Led by bubbly performance, zany drama goes for sheer entertainment
Wonder of the World, David Lindsay-Abaire, directed by Harvey Levkoe, East Side Players, PaperMill Theatre, running to Nov. 7
I spent the intermission for Wonder of the World trying to come up with a phrase to describe the performance of lead actor Kearsten Johansson. The only word that came to mind for her can’t-take-your-eyes-off stage presence was “effervescent” — a somewhat pretentious term, I thought, but how else to sum up that bright-eyed, lively, bubbling phenomenon?
Then shortly afterwards in the play, another actor used that exact word to describe Johansson’s character Cass. So I guess her performance was appropriate to the character.
And what a character. Cass is first seen packing a suitcase to leave her boring husband (Tyler Tanner) and experience the world. But this is hardly one of those Alice-Doesn’t-Live-Here heavy dramas of yesteryear. She’s discovered her husband’s one revolting sexual perversion (to be hilariously revealed to us later in the play) and she’s off to Niagara Falls, emulating Marilyn Monroe, planning to cross some of the hundreds of looney items off her to-do list, like wearing velvet, having a sidekick she can call Gabby, and seducing a captain.
She partners up with another fleeing wife, an alcoholic who plans to go over the falls in a barrel (Nicole Marie McCafferty). She also hooks up — briefly — with Captain Mike who ferries tourists under the falls. And she’s shadowed by two inept detectives, a middle-aged couple on their first case after giving up their yarn store in Buffalo (played assuredly by East Side veterans Sheila Russell and Daryn DeWalt).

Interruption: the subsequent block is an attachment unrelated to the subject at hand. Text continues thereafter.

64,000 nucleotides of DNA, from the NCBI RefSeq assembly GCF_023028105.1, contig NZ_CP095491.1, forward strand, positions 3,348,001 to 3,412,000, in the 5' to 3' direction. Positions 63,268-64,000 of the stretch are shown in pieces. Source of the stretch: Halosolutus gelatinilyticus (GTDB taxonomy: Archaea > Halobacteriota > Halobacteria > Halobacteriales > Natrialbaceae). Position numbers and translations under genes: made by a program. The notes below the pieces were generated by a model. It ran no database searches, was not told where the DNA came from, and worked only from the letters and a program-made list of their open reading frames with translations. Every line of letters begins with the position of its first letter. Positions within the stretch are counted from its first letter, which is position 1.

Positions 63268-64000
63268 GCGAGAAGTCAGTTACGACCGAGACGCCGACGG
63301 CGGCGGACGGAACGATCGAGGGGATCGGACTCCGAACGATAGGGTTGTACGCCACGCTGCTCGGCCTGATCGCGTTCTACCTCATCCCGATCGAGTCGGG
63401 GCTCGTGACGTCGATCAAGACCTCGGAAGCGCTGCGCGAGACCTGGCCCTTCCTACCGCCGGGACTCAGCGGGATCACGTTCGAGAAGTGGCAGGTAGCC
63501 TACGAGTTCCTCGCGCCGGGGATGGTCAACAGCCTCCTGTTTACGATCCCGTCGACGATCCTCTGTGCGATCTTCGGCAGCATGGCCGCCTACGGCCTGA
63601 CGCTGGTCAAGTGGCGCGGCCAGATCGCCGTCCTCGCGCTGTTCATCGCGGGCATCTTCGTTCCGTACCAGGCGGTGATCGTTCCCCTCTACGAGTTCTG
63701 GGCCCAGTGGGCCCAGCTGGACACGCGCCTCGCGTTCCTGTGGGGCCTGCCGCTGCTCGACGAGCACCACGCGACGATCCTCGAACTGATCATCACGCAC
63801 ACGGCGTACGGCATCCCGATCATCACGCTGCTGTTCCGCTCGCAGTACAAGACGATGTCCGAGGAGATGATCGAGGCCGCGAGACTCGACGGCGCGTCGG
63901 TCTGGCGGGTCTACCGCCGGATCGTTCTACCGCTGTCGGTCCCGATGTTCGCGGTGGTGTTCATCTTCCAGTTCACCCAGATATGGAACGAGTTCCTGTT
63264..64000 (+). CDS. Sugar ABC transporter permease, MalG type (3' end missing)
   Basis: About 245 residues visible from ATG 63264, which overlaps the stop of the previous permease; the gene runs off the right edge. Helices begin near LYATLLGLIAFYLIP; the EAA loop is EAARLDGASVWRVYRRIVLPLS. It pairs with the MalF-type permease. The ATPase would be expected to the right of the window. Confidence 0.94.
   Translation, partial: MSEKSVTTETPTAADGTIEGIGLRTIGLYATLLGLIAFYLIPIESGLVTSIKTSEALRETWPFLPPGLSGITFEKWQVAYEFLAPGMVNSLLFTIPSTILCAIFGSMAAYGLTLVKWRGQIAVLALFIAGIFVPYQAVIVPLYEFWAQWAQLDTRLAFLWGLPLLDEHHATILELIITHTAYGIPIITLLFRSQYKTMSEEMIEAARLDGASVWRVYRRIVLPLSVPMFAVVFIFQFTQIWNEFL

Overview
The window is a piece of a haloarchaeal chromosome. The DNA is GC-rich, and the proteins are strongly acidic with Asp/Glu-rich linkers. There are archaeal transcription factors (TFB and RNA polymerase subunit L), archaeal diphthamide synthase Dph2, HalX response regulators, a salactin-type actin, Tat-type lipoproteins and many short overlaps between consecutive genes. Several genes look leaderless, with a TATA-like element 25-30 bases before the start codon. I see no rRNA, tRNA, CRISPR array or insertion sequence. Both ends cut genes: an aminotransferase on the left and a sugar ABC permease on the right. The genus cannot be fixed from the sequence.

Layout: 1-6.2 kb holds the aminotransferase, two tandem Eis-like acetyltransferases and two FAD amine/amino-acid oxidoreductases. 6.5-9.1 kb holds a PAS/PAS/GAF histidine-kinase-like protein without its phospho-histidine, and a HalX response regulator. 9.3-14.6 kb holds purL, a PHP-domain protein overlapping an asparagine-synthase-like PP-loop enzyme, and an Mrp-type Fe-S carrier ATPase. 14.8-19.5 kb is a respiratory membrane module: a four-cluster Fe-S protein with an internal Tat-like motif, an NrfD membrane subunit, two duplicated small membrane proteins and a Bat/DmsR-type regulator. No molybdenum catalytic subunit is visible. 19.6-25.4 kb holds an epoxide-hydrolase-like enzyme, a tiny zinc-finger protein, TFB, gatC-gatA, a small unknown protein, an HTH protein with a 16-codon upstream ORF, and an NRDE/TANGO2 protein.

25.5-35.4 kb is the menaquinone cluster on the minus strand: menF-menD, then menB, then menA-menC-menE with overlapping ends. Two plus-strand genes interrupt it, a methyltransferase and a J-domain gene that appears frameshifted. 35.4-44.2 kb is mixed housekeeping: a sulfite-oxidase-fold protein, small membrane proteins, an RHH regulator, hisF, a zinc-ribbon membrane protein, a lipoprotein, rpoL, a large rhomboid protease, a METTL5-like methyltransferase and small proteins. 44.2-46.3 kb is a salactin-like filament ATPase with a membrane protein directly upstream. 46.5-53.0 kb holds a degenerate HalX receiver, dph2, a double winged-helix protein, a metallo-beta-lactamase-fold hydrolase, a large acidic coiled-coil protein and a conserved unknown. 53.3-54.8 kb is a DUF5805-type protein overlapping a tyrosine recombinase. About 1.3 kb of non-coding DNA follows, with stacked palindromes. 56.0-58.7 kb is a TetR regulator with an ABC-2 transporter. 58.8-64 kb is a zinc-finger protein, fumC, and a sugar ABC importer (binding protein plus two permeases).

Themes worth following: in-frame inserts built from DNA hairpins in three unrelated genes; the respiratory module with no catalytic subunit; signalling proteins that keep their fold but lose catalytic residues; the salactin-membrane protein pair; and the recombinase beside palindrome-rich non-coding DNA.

Eventually they all end up in a room together receiving therapy from a psychologist in a clown costume, played by the also vivacious — and looney — Val Abels, who has three other parts in the play as well.
That’s the plot. But not really. It goes off in so many directions, all of them quite funny. The laughter builds so that even when the odd truly tragic event occurs, you can’t keep from giggling.
All through I was thinking there seemed to be — there must be — some kind of serious statement being made by Wonder of the World, which had once played off-Broadway. The director’s notes said something about teaching us to appreciate life despite the harsh randomness of the universe.
I don’t know. It’s hard to get that from such a screwball comedy, at least as performed by the East Side Players. Once again the community theatre troupe has come up with a vastly entertaining evening. A barrel of laughs.
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